Earlier in the meeting, Loor had reported that the NPUC had passed the 100,000 mark in membership despite an annual church growth rate of less than one percent. During the years 2011 through 2015, a total of 11,525 individuals were baptized or made Profession of Faith, while 9,668 died or were dropped from membership, many of them as “missing,” meaning that their local church no longer had a current address, phone number or Email address. The net gain in five years was only 1,857. Average attendance on Sabbath reported by church clerks was equal to 42.5 percent of membership, although a significant number of clerks turned in no attendance report for their churches.

Remboldt’s financial report stated that over the last five years there had been a three percent increase in the total given to the Tithe Fund in the local conferences. This compared to an increase of about 20 percent in the previous five-year period and in each five-year period since 1991 in the NPUC. The local conferences retained 74 percent of the Tithe Fund, while nine percent was used by the NPUC, another nine percent was used by the North American Division (NAD) and seven percent used by the General Conference. One percent was shared with smaller, poorer conferences in the NAD.

Torkelsen reported to the delegates regarding the NPUC position in support of women in ministry. He stated that the NPUC leadership believes there is no scriptural prohibition for women being ordained. “We affirm Christ as the center of our theology and mission,” he read a statement voted by the NPUC executive committee. “We affirm the appropriateness of women serving as elders in our local churches and as pastors and in other professional ministry roles on behalf of our church’s mission. We will seek to grow the opportunities for women in ministry.” He noted that there are currently 12 women serving as pastors in the NPUC.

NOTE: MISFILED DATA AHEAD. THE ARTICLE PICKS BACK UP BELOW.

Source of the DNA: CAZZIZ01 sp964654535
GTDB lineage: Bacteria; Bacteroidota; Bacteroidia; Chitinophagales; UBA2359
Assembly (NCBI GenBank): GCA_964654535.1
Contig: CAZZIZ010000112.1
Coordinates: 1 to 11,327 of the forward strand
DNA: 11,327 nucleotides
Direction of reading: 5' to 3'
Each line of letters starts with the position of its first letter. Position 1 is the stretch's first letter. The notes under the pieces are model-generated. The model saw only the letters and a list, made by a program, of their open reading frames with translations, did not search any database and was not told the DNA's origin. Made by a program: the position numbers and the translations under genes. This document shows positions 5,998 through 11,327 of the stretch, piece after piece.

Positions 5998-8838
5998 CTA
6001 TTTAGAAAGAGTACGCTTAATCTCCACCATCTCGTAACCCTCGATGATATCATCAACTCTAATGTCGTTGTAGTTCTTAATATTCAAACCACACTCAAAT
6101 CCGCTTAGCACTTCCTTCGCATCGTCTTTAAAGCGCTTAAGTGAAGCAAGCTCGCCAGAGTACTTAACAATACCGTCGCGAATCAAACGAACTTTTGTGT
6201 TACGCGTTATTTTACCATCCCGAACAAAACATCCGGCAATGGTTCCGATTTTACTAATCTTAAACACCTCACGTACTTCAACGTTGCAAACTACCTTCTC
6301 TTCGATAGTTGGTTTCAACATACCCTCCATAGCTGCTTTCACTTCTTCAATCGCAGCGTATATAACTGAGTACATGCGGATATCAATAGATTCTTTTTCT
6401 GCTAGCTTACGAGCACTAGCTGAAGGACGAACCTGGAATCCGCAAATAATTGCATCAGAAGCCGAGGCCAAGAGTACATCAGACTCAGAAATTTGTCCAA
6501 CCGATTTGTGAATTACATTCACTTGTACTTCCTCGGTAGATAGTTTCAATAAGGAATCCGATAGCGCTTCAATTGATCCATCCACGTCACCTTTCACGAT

Pastor Gene Heinrich, chairman of a special committee to re-engage church members who are not attending and senior pastor at the Rockwood Church in the Oregon Conference, reported on a concern for the growing number of inactive and former Adventists, especially among young adults who grew up in Adventist families. “We must find a way to engage each of our children in a relationship with Jesus Christ and our church,” he challenged the delegates personally. “Your prayers for your children may get your kids to the doors of the church, but it is the people within those doors that determine whether those kinds will stay. It will take someone in that church sacrificially investing in their lives.” His committee will continue to search for tangible ways to make a positive difference.

Some changes in the NPUC constitution and bylaws were voted by the delegates. The most important changed the legal standing of the union conference from an unincorporated association to a nonprofit corporation, combining what were two separate entities into one. Some nomenclature was change, including the titles of two of the three top officers, and provision was made for the election of vice presidents at constituency meetings instead of being appointed by the executive committee as are the department heads. Another amendment specified the General Conference Rules of Order as the parliamentary procedures authority for constituency meetings.

The six local conferences in the NPUC caucused separately to nominate members to serve on the executive committee. There are a total of 43 members on the governing body, 15 of which are ex officio; the six officers of the union conference, the six local conference presidents, and three top administrators of key Adventist institutions. Two of the local conference treasurers serve on rotation and the remaining 26 members include one pastor from each of the six local conferences and five lay members from each of the two largest conferences (Oregon and Upper Columbia), four from the Washington Conference and two each from the three smallest conferences (Alaska, Idaho and Montana). The three institutions included Walla Walla University, Pacific Press and Adventist Health.

Pastor Tye Davis covered this meeting as a reporter for Adventist Today as well as serving as a delegate from his local conference. We also had reporting from other sources, including the NPUC communication department. The photo with this report is of the North Pacific Union Conference office in Ridgefield, Washington.